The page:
Live Query Stats Progress Changes

Pedro Lopes mentions that the latest version of Live Query Stats in SSMS 2016 has some improvements:

Below the finished query. Again, overall query execution cannot go over 100%, but at the operator level, percentages are shown as the real ratio between actual and estimated rows, with no caps.

So you can see how the actual rows from the clustered index scan on PhoneNumberType table was 14500% above estimations, and how a series of severe misestimations are coming from the bottom right area of the plan (where actual is not even 1% of estimated rows), worsening as it goes up in the nodes.

I think this makes Live Query Stats a better tool for query analysis.  I haven’t used it much in production, but this makes me want to give it another try.

SSMS In 4K

Aaron Bertrand compares SQL Server Management Studio now that there’s better support for high-resolution monitors:

At first I used Gianluca’s solution (“SSMS in High-DPI Displays: How to Stop the Madness“), but it wasn’t perfect – fonts in some places were really blurry, and some dialogs were totally unusable. He has several examples in his post if you’re curious. But I have several too.

This is the previous version of SSMS (13.0.15600.2), out of the box, which now foregoes any type of DPI scaling at all, using the old-fashioned jaggy type we’ve been suffering for decades (except check out the smooth text on the About dialog title bar!).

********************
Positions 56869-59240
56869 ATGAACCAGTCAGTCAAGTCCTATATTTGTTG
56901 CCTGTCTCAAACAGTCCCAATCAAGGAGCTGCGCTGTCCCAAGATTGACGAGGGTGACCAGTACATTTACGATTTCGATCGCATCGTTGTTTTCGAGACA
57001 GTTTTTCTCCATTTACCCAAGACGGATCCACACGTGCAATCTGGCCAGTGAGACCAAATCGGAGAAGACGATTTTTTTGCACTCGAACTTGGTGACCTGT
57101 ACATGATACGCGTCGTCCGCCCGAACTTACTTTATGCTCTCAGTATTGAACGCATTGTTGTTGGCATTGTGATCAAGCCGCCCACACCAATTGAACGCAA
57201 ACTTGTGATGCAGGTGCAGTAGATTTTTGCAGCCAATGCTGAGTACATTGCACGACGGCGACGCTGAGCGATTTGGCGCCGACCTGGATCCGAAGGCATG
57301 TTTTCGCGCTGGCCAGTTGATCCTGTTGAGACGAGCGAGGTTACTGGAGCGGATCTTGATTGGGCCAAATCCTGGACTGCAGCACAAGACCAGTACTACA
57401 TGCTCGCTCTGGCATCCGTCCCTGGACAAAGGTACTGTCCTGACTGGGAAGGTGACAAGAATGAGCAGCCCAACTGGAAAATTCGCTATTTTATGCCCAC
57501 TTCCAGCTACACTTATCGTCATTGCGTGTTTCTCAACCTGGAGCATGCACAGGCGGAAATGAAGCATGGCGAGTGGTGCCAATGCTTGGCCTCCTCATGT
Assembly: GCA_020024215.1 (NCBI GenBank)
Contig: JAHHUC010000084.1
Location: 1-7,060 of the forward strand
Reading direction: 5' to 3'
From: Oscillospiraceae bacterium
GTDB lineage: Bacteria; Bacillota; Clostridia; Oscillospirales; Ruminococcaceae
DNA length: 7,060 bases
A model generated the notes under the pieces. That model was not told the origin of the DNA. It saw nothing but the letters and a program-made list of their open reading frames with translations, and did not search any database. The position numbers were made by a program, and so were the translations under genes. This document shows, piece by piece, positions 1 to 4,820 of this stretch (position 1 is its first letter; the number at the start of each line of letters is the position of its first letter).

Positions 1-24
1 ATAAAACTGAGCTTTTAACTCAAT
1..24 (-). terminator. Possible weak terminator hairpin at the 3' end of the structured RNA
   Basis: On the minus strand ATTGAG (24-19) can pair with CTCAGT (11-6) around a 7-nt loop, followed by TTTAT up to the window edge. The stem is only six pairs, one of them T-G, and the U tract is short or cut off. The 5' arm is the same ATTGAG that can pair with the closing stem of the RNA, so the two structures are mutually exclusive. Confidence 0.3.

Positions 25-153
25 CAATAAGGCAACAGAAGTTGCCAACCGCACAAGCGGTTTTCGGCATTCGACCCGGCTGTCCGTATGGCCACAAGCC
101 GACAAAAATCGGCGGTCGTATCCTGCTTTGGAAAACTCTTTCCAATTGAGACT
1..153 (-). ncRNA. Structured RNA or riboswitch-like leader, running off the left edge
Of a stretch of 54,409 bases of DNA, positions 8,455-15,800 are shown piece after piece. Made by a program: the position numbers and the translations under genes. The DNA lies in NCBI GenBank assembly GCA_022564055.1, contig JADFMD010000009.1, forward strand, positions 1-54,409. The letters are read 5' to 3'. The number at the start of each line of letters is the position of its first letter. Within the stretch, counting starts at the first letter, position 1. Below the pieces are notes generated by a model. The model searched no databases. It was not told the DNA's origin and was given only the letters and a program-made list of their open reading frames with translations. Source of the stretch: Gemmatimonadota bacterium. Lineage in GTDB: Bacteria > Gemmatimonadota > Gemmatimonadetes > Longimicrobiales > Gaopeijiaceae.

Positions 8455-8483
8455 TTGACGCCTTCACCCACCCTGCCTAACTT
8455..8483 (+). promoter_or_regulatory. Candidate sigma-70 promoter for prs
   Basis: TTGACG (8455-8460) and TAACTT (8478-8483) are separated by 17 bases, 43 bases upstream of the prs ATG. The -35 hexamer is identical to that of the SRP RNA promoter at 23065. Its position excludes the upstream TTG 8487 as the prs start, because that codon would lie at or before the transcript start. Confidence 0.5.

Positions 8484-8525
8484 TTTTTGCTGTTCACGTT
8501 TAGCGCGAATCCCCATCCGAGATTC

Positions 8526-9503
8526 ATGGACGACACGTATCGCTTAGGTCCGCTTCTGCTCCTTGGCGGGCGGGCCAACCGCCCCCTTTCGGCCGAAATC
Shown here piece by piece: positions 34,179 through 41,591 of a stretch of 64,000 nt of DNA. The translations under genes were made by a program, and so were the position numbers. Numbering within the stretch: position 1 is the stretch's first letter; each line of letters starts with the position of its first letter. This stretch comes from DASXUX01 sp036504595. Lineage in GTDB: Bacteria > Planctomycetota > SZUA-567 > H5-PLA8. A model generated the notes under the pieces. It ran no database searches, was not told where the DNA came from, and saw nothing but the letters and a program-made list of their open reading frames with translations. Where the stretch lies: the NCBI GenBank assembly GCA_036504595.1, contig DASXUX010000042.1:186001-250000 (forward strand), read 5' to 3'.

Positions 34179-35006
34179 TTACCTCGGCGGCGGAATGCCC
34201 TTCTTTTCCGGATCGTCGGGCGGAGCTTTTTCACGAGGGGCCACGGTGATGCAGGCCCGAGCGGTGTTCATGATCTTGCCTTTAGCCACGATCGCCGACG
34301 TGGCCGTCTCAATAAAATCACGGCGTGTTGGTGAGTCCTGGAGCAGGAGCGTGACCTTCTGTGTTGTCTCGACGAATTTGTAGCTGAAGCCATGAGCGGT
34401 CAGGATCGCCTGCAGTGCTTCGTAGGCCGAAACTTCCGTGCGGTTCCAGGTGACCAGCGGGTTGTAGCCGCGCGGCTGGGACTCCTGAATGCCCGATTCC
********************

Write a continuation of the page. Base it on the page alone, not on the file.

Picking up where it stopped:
Cf Gianluca Sartori.  There’s still some work to do, but more and more of us are moving to high-resolution and 4K monitors; 1080p isn’t cutting it anymore.

High-DPI SSMS

Gianluca Sartori is happy that SQL Server Management Studio now looks better on 4K and high DPI screens:

One of the most popular posts on this bog describes how to enable bitmap scaling is SSMS on high DPI displays, which is a sign that more and more people are starting to use 4K displays and are unhappy with SSMS’s behaviour at high DPI. The solution described in that post is to enable bitmap scaling, which renders graphic objects correctly, at the price of some blurriness.

The good news is that starting with SSMS 16.3 high DPI displays are finally first class citizens and SSMS does its best to scale objects properly. By default, SSMS will keep using bitmap scaling: in order to enable DPI scaling you will have to use a manifest file.

There is some setup work, but I am pleased that they’re doing this.

SQLPS Is Dead; Long Live SQLPS

Mike Fal thought he had escaped his SQLPS nightmare: